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What Fillet Knife Do You Use On Large Salmon/Trout?


Todd in NY

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What Fillet Knife Do You Use On Large Salmon/Trout?

I'm curious to hear what fillet knives everyone uses on their large fish. A 7" fillet knife is ok for smaller fish but on bigger fish they just don't seem to "cut" it.

 

List which knife you use, whether it is electric or not. Thanks for your feedback!

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I keep two knifes on the boat and a sharpener.

Dexter Russell S138PCP Sani-Safe Wide 8" Fillet Knife

Update International KP-10 High Carbon Stainless Steel Cimeter Knife, 10-Inch

 

Update International (KP-10) 10" German Steel Cimeter Knife00011573.PNG.png

At the time both together cost under $35 on Amazon and have held up really well and between them handle all the different size fish we decide to keep.

Edited by pvelyk
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11 minutes ago, pvelyk said:

I keep two knifes on the boat and a sharpener.

Dexter Russell S138PCP Sani-Safe Wide 8" Fillet Knife

Update International KP-10 High Carbon Stainless Steel Cimeter Knife, 10-Inch

 

Update International (KP-10) 10" German Steel Cimeter Knife00011573.PNG.png

At the time both together cost under $35 on Amazon and have held up really well and between them handle all the different size fish we decide to keep.

 

Those knives look like a good choice, thanks for sharing!

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Forschner 12" Cimeter Knife. Best I've used. Hundreds of fish later and still holds an edge as new. Perfect size for larger salmon and filets easily


Sent from my iPhone using Lake Ontario United

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7 inch is all I've ever needed on any size salmon. Butterfly method of fillet is all I do. Not everyone wants to spend the time, but if you want boneless and no guts spilled on the meat, it makes the meal taste much better. 7 inch Dexter Russel, and A very flexible 7 inch shrade for skinning and pin bone removal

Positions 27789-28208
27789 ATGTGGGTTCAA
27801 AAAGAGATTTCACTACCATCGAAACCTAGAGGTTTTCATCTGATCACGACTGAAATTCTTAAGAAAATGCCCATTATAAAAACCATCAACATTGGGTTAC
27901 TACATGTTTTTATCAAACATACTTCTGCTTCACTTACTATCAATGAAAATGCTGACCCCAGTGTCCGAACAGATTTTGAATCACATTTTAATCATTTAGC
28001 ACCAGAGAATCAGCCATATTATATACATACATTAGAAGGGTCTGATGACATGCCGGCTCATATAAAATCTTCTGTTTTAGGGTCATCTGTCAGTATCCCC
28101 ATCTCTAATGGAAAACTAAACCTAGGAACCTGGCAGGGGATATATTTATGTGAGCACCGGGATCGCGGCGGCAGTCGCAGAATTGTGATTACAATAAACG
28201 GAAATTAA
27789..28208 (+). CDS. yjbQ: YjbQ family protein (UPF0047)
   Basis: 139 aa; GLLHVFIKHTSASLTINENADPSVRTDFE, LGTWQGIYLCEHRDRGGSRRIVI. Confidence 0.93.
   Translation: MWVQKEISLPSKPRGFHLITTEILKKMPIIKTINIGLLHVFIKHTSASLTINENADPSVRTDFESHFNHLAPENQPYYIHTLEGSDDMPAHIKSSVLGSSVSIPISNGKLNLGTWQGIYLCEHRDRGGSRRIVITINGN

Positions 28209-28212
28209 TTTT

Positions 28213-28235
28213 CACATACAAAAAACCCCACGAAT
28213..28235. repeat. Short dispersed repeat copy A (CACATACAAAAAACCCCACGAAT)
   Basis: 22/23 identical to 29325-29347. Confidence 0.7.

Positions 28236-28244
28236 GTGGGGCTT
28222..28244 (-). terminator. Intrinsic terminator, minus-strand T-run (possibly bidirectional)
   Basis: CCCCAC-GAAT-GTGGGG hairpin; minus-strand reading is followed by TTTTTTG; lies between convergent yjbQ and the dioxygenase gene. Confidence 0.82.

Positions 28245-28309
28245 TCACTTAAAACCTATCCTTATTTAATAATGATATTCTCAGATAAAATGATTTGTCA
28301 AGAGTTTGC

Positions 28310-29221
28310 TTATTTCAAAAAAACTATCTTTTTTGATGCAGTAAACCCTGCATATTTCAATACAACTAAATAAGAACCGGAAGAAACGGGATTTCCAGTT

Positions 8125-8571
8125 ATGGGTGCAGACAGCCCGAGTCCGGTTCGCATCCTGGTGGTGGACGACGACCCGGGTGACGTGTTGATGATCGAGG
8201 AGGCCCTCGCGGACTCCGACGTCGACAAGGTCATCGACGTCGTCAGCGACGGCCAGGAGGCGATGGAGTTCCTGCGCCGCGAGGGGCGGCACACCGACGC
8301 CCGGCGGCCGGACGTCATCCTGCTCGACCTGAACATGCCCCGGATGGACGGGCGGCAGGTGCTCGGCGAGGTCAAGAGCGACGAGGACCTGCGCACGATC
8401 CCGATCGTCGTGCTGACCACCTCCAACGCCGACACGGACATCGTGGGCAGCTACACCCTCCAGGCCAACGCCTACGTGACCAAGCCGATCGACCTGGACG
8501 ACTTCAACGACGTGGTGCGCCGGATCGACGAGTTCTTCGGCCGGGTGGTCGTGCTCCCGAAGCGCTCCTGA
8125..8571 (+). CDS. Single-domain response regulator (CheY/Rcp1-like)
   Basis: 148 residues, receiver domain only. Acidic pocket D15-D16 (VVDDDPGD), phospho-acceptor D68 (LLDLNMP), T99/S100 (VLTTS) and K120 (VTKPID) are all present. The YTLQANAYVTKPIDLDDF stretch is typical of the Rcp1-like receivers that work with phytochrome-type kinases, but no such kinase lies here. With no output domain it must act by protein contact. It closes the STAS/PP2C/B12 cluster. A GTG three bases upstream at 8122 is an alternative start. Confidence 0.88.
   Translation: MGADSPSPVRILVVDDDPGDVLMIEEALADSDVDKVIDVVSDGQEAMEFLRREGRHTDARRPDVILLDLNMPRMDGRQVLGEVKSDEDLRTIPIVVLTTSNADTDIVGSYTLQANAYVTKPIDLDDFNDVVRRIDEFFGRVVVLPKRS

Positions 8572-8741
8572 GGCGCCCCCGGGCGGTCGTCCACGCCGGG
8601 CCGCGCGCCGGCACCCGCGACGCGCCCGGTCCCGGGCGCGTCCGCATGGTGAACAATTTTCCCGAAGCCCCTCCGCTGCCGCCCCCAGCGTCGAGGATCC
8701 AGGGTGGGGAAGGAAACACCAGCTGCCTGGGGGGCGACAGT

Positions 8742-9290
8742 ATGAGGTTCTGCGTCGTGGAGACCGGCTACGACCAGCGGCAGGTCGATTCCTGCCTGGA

Money doesn't buy happiness,
but it does buy horsepower....
I've never seen a sad person in a boat haulin' A$$...!

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Thanks skipper19. A 7" is all I've ever used too, because that's all the local stores sell. The last knife I bought has worked well all year, it's a 7" KVD.

55 minutes ago, skipper19 said:

 

Edited by Todd in NY
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I use both the large Victorinox and the Dexter-Russell for salmon (when or if I keep them:)) and a 7 inch Rapala for smaller fish and I frequently sharpen the Rapala. The electric is reserved for perch and walleyes.

Edited by Sk8man
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I also avoid the fatty areas near the spine and belly because that is where most of the potential contaminants are stored and I remove the greyish lateral line material as well during the filleting as it is an area where the strong taste comes from. Bleeding the fish soon after catching them also helps reduce the strength of the taste.

Edited by Sk8man
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The North Pacific Commercial salmon trollers have a drain box on the stern of their boats to drain the blood away before they clean and ice their catch. They receive top dollar for their salmon with excellent handling of their catch. They bleed, clean and ice their catch as soon as it is landed.


Sent from my iPhone using Lake Ontario United

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The North Pacific Commercial salmon trollers have a drain box on the stern of their boats to drain the blood away before they clean and ice their catch. They receive top dollar for their salmon with excellent handling of their catch. They bleed, clean and ice their catch as soon as it is landed.


Sent from my iPhone using Lake Ontario United

I hang all my fish over the side and gut them before they go in to the fish cooler. Mainly to make filleting on newspapers at camp cleaner. I have ropes with 2 loops to help facilitate this.IMG_20170803_090227031.jpg

Sent from my Moto G Play using Lake Ontario United mobile app

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I use the Williamson marttiini 12" knife. It's a cheap knife, only cost me around 25 bucks. I've had it for 2 years and only sharpened it once. I own a charter so it's cut up a lot of fish I'm blown away by the quality for the price


Sent from my iPhone using Lake Ontario United

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